The gaze is historically contextualised in Henri Matisse’s ‘Themes and Variations’ (1941-42) echoing the compositions Bismuth now works with, as well as sharing the sexualised characteristics projected onto the silver screen of the 1940s. These rapid pure line drawing works referred to by Matisse as ‘the cinema of my sensibility’ document, like the film stills of memory, the intense encounters between the artist and his favourite model.
The spontaneity of his expression and the secret poetry that evidently takes place when drawing becomes a form of enrapture is also visible in Morris’ ‘ERSD’ series (2012). These images occupy the liminal space between drawing and photography, art and science, and transform the representation of the body as object into a displaced form of self-portraiture. Like Bismuth and Fay, Morris set up a scientific methodology to facilitate a lyrical visual magic.
Wearing reflectors on different parts of her body, she lost herself in time, drawing in her studio and capturing the always escaping reality of her being as a series of data files. Transcoded into a matrix of fine white lines and printed on to archive inkjet paper; she creates a haunting re-imaging of the mystery of the unconscious. The resulting images evoke moonlit steps, a black abyss and strange deep-water sea creatures.
The question of how drawing is perceived in relation to other media and time seems to be central to the curatorial premise of this show. This double layer of experience, the still of Morris’s work recording movement, and the movement of Matisse recording the still, is given a more poignant sense of temporality in Kentridge’s ‘Other Faces’ (2011) where he continues his ‘Drawings for Projection’ series which began in 1989. In this, his most recent film, the ageing, melancholy Soho Eckstein, who is also a half portrait of Kentridge himself, wanders the streets in an increasingly vulnerable and confused state. The meditative back and forth erasure process of Kentridge’s mark making becomes an apt metaphor for the emotional weight of the past upon the experience of the present.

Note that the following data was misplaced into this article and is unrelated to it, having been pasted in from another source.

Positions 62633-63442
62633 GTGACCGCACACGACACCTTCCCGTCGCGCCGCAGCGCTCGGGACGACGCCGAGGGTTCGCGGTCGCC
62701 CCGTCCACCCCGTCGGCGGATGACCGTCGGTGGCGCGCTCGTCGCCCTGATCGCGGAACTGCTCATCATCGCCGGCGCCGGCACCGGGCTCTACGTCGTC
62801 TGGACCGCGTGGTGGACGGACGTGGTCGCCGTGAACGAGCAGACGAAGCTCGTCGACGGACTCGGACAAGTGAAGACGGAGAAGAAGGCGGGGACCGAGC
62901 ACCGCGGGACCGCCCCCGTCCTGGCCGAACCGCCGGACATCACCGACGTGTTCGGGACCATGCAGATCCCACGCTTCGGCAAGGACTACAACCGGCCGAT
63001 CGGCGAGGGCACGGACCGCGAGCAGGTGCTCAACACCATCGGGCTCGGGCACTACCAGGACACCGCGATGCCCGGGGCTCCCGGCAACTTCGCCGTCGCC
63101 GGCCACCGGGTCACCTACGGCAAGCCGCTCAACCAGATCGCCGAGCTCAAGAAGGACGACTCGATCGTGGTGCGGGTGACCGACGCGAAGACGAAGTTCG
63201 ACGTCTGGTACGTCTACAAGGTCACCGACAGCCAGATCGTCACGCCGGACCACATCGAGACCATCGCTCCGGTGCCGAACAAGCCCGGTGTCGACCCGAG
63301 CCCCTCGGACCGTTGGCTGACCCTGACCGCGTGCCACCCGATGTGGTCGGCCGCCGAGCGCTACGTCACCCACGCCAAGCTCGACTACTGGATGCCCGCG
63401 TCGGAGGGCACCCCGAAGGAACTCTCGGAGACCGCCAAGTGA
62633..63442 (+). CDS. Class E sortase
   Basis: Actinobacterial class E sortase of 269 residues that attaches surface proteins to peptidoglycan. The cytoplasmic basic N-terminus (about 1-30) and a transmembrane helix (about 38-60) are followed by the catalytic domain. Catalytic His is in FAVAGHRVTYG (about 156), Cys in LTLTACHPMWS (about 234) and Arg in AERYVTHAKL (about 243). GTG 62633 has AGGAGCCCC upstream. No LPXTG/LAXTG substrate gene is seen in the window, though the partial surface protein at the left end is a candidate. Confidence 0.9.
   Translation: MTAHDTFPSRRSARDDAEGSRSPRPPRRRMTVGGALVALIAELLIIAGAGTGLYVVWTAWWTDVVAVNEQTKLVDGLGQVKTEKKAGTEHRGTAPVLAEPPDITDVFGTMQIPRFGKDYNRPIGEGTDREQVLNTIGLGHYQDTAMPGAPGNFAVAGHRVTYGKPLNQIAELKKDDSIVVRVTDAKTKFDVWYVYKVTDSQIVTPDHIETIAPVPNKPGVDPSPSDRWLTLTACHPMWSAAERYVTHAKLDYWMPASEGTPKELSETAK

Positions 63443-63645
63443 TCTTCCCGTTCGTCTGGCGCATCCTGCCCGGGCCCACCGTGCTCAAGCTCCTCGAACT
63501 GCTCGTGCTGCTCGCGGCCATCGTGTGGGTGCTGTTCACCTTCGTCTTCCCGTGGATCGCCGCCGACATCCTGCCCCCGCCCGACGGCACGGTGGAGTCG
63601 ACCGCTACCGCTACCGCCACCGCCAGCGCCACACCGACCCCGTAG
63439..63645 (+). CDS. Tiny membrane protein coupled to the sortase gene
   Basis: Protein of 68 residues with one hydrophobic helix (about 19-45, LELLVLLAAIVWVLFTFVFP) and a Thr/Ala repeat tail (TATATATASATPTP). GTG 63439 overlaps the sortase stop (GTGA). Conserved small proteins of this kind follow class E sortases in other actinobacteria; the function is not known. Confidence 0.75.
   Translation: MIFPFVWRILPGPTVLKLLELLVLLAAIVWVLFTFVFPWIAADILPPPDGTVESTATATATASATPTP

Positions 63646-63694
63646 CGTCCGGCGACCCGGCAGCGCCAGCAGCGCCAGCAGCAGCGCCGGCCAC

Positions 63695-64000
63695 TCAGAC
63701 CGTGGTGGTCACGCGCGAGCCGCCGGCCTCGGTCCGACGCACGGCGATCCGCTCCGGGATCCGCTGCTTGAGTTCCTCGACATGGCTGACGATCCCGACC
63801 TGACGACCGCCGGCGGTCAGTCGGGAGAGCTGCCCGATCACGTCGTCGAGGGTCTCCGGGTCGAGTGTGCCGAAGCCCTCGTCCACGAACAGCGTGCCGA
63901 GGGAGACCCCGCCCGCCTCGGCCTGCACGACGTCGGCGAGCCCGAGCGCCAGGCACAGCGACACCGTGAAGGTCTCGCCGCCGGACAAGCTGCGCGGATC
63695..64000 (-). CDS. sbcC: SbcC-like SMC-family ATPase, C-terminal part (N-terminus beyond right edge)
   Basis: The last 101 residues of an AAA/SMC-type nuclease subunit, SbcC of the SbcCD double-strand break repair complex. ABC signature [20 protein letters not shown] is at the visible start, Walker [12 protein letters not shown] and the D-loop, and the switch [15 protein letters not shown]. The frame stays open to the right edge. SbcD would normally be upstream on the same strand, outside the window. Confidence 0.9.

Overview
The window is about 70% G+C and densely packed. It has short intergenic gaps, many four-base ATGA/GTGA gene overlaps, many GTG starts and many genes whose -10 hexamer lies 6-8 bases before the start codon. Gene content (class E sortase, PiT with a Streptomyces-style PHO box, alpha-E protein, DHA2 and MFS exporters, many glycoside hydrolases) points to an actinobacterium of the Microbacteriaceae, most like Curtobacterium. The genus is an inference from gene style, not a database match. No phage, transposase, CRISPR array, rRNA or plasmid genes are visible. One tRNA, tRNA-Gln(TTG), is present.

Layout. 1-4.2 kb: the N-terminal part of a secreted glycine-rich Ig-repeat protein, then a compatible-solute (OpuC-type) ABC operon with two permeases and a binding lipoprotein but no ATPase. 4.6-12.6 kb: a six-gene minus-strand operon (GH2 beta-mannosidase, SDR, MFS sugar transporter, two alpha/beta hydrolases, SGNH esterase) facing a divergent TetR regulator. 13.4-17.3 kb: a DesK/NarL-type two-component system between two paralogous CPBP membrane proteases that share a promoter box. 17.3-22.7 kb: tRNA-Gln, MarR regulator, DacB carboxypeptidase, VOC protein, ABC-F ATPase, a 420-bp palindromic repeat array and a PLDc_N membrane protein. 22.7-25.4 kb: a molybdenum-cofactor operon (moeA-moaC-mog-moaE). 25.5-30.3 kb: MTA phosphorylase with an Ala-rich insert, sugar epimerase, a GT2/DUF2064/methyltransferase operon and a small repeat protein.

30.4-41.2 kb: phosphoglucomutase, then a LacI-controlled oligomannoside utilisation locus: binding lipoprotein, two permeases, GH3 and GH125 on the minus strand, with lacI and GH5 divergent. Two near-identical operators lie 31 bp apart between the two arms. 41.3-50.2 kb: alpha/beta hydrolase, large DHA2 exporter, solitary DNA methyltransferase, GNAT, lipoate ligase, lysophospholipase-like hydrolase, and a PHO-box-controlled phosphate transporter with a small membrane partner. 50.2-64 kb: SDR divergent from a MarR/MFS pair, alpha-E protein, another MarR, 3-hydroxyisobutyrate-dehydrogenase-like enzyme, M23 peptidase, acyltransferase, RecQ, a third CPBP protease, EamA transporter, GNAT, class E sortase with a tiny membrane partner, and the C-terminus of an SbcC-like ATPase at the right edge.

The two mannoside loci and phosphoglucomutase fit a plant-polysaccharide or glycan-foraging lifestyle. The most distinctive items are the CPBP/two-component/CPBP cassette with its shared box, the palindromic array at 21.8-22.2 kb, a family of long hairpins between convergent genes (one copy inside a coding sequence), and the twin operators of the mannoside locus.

Collapsing both the past and the present into one artwork is theoretically known as anachronic. In making our relationship with time plural, Motion Capture attempts to induce a new form of becoming. This notion is perfected in Krcma and Packer’s decision to display the trans-generational, low-resolution footage of Oppenheim’s ‘Two-Stage Transfer Drawing’ (1971) as the last work to be encountered in the gallery. Several kinds of time operate in parallel here as Oppenheim draws on his son’s back and his son attempts to pre-empt these marks on a facing wall. The drawn mark on skin, the felt impression and its attempted translation, the transfer of genetic code all show the extent to which we are involved with, and encounter, surfaces from the moment we are born. From the surface of other people’s skin, to the surface of the world in all its forms, we are perpetually engaged with marking time on surfaces, and those surfaces in turn, mark time on us.
 Henri Matisse, ‘Interview with Francis Carco,’ (1941) in Jack Flam (ed.): Matisse on Art, Berkeley and Los Angeles, 1995, p.135.